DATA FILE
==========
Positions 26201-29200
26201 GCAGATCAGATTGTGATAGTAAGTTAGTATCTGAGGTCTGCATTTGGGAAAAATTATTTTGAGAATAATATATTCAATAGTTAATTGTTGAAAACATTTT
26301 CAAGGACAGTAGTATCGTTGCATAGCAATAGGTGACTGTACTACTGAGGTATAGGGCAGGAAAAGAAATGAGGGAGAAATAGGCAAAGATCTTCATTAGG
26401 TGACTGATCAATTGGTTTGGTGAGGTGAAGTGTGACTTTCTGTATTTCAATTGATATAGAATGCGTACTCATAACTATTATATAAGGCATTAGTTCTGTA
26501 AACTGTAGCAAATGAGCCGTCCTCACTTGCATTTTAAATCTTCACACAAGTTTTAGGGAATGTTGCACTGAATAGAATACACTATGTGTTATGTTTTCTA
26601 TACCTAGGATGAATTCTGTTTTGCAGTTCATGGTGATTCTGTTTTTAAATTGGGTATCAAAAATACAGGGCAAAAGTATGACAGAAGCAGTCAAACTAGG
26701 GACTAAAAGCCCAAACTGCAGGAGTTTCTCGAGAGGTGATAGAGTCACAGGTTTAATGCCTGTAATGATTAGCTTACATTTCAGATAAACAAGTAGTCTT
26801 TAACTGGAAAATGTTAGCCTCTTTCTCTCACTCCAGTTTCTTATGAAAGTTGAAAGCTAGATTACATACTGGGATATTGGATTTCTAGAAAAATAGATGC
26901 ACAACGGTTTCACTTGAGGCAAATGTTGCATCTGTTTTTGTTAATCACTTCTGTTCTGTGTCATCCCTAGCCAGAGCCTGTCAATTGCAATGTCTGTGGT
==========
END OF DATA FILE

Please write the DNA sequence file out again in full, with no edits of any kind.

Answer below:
Positions 26201-29200
26201 GCAGATCAGATTGTGATAGTAAGTTAGTATCTGAGGTCTGCATTTGGGAAAAATTATTTTGAGAATAATATATTCAATAGTTAATTGTTGAAAACATTTT
26301 CAAGGACAGTAGTATCGTTGCATAGCAATAGGTGACTGTACTACTGAGGTATAGGGCAGGAAAAGAAATGAGGGAGAAATAGGCAAAGATCTTCATTAGG
26401 TGACTGATCAATTGGTTTGGTGAGGTGAAGTGTGACTTTCTGTATTTCAATTGATATAGAATGCGTACTCATAACTATTATATAAGGCATTAGTTCTGTA
26501 AACTGTAGCAAATGAGCCGTCCTCACTTGCATTTTAAATCTTCACACAAGTTTTAGGGAATGTTGCACTGAATAGAATACACTATGTGTTATGTTTTCTA
26601 TACCTAGGATGAATTCTGTTTTGCAGTTCATGGTGATTCTGTTTTTAAATTGGGTATCAAAAATACAGGGCAAAAGTATGACAGAAGCAGTCAAACTAGG
26701 GACTAAAAGCCCAAACTGCAGGAGTTTCTCGAGAGGTGATAGAGTCACAGGTTTAATGCCTGTAATGATTAGCTTACATTTCAGATAAACAAGTAGTCTT
26801 TAACTGGAAAATGTTAGCCTCTTTCTCTCACTCCAGTTTCTTATGAAAGTTGAAAGCTAGATTACATACTGGGATATTGGATTTCTAGAAAAATAGATGC
26901 ACAACGGTTTCACTTGAGGCAAATGTTGCATCTGTTTTTGTTAATCACTTCTGTTCTGTGTCATCCCTAGCCAGAGCCTGTCAATTGCAATGTCTGTGGT